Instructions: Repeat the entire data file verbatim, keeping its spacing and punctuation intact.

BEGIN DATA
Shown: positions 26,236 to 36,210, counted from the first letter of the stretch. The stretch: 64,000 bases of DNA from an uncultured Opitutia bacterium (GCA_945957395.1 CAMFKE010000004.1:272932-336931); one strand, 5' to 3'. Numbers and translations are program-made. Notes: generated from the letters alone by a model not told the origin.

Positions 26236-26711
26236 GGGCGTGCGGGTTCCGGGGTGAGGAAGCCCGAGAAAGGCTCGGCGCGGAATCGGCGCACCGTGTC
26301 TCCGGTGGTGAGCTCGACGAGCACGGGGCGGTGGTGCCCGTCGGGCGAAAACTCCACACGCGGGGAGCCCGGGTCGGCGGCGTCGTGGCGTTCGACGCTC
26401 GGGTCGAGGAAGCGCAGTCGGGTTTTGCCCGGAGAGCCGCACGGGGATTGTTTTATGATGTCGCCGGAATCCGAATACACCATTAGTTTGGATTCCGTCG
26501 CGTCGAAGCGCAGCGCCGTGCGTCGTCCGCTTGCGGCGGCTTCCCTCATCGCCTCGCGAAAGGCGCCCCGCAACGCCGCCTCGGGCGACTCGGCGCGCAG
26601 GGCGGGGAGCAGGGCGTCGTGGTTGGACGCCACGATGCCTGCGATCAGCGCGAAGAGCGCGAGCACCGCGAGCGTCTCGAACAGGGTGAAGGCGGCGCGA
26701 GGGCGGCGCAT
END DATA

Shown: positions 26,236 to 36,210, counted from the first letter of the stretch. The stretch: 64,000 bases of DNA from an uncultured Opitutia bacterium (GCA_945957395.1 CAMFKE010000004.1:272932-336931); one strand, 5' to 3'. Numbers and translations are program-made. Notes: generated from the letters alone by a model not told the origin.

Positions 26236-26711
26236 GGGCGTGCGGGTTCCGGGGTGAGGAAGCCCGAGAAAGGCTCGGCGCGGAATCGGCGCACCGTGTC
26301 TCCGGTGGTGAGCTCGACGAGCACGGGGCGGTGGTGCCCGTCGGGCGAAAACTCCACACGCGGGGAGCCCGGGTCGGCGGCGTCGTGGCGTTCGACGCTC
26401 GGGTCGAGGAAGCGCAGTCGGGTTTTGCCCGGAGAGCCGCACGGGGATTGTTTTATGATGTCGCCGGAATCCGAATACACCATTAGTTTGGATTCCGTCG
26501 CGTCGAAGCGCAGCGCCGTGCGTCGTCCGCTTGCGGCGGCTTCCCTCATCGCCTCGCGAAAGGCGCCCCGCAACGCCGCCTCGGGCGACTCGGCGCGCAG
26601 GGCGGGGAGCAGGGCGTCGTGGTTGGACGCCACGATGCCTGCGATCAGCGCGAAGAGCGCGAGCACCGCGAGCGTCTCGAACAGGGTGAAGGCGGCGCGA
26701 GGGCGGCGCAT